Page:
10mn Guide to Netfilter

A little bit of theory

Netfilter is the latest firewalling feature available in Linux, following ipfwadm (Linux 2.0) and ipchains (2.2), and the first to be stateful. It is part of 2.4.x, and is also known under the name of IPTabs. Chains and rules are actually handled by a user-space application called IPtables. Netfilter also requires that you have the iproute package installed, along with a certain number of kernel options, including netlink. NetFilter is actually a set of hooks inside the Linux kernel so that modules are called every time a packet needs to be handled.

Improvements or additions include

Just like ipchains, NetFilter is based on sets of rules, called "chains". Each set belongs to a different state in which a packet can be: INPUT (incoming packet meant for the firewall itself), OUTPUT (outgoing packets leaving the firewall itself), FORWARD (packets en route to the network on the other side), PREROUTING (used for special applications, eg. Destination NAT), POSTROUTING (eg. Source NAT). A good explanation on how packets are routed through the different chains is here.


  1. If they are not already installed, Install the IPTabs and IPRoute applications (rpm -Uvh iptables iproute)
  2. Configure a 2.4 Linux kernel with NetFilter compiled in
    1. In the main menu, go to the "Networking options" section, and enable "Network packet filtering".
    2. An extra menu option pops up called "IP: NetFilter Configuration". Select this option.
    3. Enable "Connection tracking (required for masq/NAT)", followed by "FTP protocol support" and "IRC protocol support"
    4. Enable "IP tables support (required for filtering/masq/NAT)", and enable all the new options that pop up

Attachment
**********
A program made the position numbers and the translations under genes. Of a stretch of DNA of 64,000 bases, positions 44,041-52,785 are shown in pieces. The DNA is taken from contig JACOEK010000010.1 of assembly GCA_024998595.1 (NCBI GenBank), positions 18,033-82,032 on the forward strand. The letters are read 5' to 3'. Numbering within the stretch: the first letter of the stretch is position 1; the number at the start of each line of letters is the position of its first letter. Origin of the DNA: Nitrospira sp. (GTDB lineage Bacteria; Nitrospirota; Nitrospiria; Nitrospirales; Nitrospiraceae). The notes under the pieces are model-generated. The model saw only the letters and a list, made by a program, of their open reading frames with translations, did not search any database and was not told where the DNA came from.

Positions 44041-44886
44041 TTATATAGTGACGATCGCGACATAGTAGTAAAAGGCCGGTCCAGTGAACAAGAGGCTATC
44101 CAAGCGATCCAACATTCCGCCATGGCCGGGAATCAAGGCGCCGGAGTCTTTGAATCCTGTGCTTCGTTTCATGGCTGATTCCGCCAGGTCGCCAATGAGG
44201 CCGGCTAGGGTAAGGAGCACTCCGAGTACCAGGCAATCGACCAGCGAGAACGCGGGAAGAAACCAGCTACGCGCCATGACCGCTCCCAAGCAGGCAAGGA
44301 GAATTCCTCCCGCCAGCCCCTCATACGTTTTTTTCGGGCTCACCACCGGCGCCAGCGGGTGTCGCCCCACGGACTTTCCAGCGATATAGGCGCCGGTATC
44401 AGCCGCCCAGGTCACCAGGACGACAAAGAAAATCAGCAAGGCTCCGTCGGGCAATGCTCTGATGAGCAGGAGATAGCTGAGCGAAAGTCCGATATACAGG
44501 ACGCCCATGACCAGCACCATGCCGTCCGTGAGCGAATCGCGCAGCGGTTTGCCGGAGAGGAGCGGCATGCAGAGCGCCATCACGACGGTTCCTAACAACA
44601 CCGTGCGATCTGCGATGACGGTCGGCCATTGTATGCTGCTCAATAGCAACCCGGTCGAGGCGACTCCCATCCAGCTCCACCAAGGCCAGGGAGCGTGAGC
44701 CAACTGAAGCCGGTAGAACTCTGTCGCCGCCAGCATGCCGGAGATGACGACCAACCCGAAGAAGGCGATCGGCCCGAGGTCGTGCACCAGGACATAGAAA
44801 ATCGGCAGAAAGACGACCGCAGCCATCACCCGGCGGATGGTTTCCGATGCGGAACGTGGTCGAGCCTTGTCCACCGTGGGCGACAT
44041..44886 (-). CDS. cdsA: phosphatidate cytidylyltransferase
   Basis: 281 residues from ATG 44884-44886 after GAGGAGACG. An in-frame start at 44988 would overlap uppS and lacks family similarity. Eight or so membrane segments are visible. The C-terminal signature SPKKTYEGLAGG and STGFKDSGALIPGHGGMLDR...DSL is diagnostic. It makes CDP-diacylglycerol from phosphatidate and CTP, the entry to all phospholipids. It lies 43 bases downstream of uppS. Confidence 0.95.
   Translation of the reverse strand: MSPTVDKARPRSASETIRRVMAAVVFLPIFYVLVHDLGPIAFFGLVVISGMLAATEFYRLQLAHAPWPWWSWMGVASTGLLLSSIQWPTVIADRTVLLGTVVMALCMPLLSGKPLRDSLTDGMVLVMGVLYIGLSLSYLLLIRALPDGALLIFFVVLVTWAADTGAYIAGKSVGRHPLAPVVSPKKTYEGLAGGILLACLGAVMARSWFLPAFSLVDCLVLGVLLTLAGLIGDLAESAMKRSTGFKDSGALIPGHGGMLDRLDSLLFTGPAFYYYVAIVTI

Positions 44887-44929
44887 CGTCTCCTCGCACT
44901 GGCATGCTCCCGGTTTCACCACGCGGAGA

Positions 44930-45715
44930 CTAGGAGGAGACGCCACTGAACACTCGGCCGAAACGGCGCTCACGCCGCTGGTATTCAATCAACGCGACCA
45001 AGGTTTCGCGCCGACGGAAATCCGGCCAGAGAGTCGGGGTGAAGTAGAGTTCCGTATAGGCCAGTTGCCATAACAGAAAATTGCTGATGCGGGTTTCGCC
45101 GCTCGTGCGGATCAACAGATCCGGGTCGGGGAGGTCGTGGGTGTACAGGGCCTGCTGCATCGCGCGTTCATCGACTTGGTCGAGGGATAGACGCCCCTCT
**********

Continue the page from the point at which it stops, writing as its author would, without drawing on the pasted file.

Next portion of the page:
3. Compile and install this new kernel, and reboot. Once this new kernel is up and running, check that NetFilter is included by checking if you have processes called ip_conntrack and ip_tables_names under /proc/net/, followed by "iptables -L"

Basic functions

Chains can be handled with the following switches:

Rules can be handled with the following switches:

A basic configuration

To tell the firewall box to route/forward traffic, remember to run echo 1 > /proc/sys/net/ipv4/ip_forward

	 Generic IPTables script, accept all by default
	# path to your iptables executable
	# put your local network address below
	# the interface you want to secure here
	# ppp+ = any PPP interface if you're connected to the internet through a ppp modem link.
	# our reject lists
	# reject everything but ssh, + postgres squid apache linuxconf
	tcp="1:19 23:537 539:598 600:1022 3128 4100:4300 5432 7100 8080 10000"
	# reject everyting + nfs but named
	udp="1:52 54:1022 2049"
	# delete previous rules
	$IPT -F OUTPUT -t nat
	# disable ping reply and log incoming pings, so you'll get in /var/log/messages
	# IP addresses of little Hackers trying to check if your host is up.
	$IPT -A INPUT -i $iface -p icmp -s --icmp-type echo-request -j LOG
	$IPT -A INPUT -i $iface -p icmp -s --icmp-type echo-request -j DROP
	# improve throughput (0x08) and delays (0x10)
	$IPT -t mangle -A OUTPUT -p tcp -d --dport telnet -j TOS --set-tos 0x10
	$IPT -t mangle -A OUTPUT -p tcp -d --dport ssh -j TOS --set-tos 0x10
	$IPT -t mangle -A OUTPUT -p tcp -d --dport ftp -j TOS --set-tos 0x10
	$IPT -t mangle -A OUTPUT -p tcp -d --dport ftp-data -j TOS --set-tos 0x08
	# disable ip spoofing (and log)             
	$IPT -A INPUT -i $iface -s $mynet -j LOG
	$IPT -A INPUT -i $iface -s $mynet -j DROP
	# more blocking
	for p in $tcp ; do
	  $IPT -A INPUT -p tcp -i $iface -s 0/0 -d 0/0 --dport $p -j REJECT
	for p in $udp ; do
	  $IPT -A INPUT -p udp -i $iface -s 0/0 -d 0/0 --dport $p -j REJECT
	#Some environment variables
	#Set default policies
	iptables -t nat -P PREROUTING DROP
	iptables -t nat -P POSTROUTING DROP
	iptables -P FORWARD DROP
	iptables -P OUTPUT DROP
	iptables -P INPUT DROP
	#Add to INPUT set to block some well-known attacks
	#--tcp-flags <flags to inspect> <flags that should be set>
	iptables -A INPUT -p tcp --tcp-flags ALL ALL -j DROP
	iptables -A FORWARD -p tcp --tcp-flags ALL ALL -j DROP
	iptables -A INPUT -p tcp --tcp-flags ALL NONE -j DROP
	iptables -A FORWARD -p tcp --tcp-flags ALL NONE -j DROP